A well-written question from two years ago hits on essentially the same point as my question, but from a different direction. Unfortunately, the one or two responses to that question and the comments, here, lead to the conclusion that the diagramming of these sorts of sentences can (A) vary dramatically depending upon seemingly minor differences, and (B) require arbitrary decisions on indeterminate matters.
Consider the following sentence:
Tell him to make a sandwich.
This article at the Purdue Writing Lab teaches that the word him should be analyzed as being an "actor" of the infinitive phrase to make a sandwich. The actor is described as being akin to the subject of an independent clause. The cited article explains that him, as the actor, is part of the infinitive phrase.
I question the validity of the actor concept. It seems to me that the pronoun, him, is the indirect object of the verb, tell. Certainly, in the following sentence, him is an indirect object.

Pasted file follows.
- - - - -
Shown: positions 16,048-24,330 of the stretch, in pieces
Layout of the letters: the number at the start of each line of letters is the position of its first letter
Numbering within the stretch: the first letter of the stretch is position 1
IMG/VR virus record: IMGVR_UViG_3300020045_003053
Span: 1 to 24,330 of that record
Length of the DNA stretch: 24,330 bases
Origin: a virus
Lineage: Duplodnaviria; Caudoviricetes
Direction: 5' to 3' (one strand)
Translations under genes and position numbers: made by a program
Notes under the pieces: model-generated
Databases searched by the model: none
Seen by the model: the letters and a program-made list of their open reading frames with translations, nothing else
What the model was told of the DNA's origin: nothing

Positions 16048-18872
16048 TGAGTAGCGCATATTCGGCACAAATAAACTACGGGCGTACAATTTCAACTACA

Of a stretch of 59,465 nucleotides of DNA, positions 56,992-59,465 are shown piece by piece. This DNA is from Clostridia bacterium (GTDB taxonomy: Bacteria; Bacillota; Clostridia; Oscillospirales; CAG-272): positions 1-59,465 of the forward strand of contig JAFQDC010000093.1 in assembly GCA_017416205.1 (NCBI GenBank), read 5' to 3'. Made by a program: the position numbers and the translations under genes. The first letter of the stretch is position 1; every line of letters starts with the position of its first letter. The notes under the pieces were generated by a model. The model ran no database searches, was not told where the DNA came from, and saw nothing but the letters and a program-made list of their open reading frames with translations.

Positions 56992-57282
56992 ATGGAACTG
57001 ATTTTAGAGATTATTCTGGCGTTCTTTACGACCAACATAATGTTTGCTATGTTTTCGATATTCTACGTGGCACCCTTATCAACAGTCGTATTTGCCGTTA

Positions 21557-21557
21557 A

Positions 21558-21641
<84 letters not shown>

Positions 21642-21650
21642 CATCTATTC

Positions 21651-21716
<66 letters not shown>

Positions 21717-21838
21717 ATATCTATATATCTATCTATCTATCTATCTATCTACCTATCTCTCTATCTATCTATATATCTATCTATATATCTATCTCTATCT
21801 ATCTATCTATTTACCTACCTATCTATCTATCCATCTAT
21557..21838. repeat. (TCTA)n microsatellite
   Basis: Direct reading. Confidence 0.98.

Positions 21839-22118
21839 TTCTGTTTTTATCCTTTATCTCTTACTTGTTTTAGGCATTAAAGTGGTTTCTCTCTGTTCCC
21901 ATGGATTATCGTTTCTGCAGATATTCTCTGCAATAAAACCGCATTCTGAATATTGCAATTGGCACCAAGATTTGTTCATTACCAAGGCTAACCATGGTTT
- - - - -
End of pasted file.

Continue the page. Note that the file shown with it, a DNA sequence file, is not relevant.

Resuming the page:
Tell him a story.
I find it odd to think that the role of him in the sentence would morph if the direct object, a story, is replaced with the infinitive phrase, to make a sandwich. Following the logic of the cited article, him would cease to be an indirect object, and would become part of the infinitive phrase.
I have not seen the actor concept taught elsewhere. Is the actor a proper element of an infinitive phrase?
[EDIT: I ask this question from the viewpoint of a user who has learned a traditional, schoolbook grammar, not as an academic studying the subject. As @Shoe implies, perhaps the author of the article is writing from a theoretic point of view.]
I, here, add a confounding contra example. One can rewrite the second sentence to replace the indirect object with an adverbial prepositional phrase.
Tell a story to him.
However, the first sentence cannot be rewritten in that fashion.
Tell to make a sandwich to him. [nonsense]
That contrast implies, perhaps, the nature of the word him is altered by the presence of the infinitive phrase.
How would one analyze him in the first two sentences (using traditional grammar)? I believe the answer is that it is an indirect object in both cases, but I'm starting to doubt that conclusion.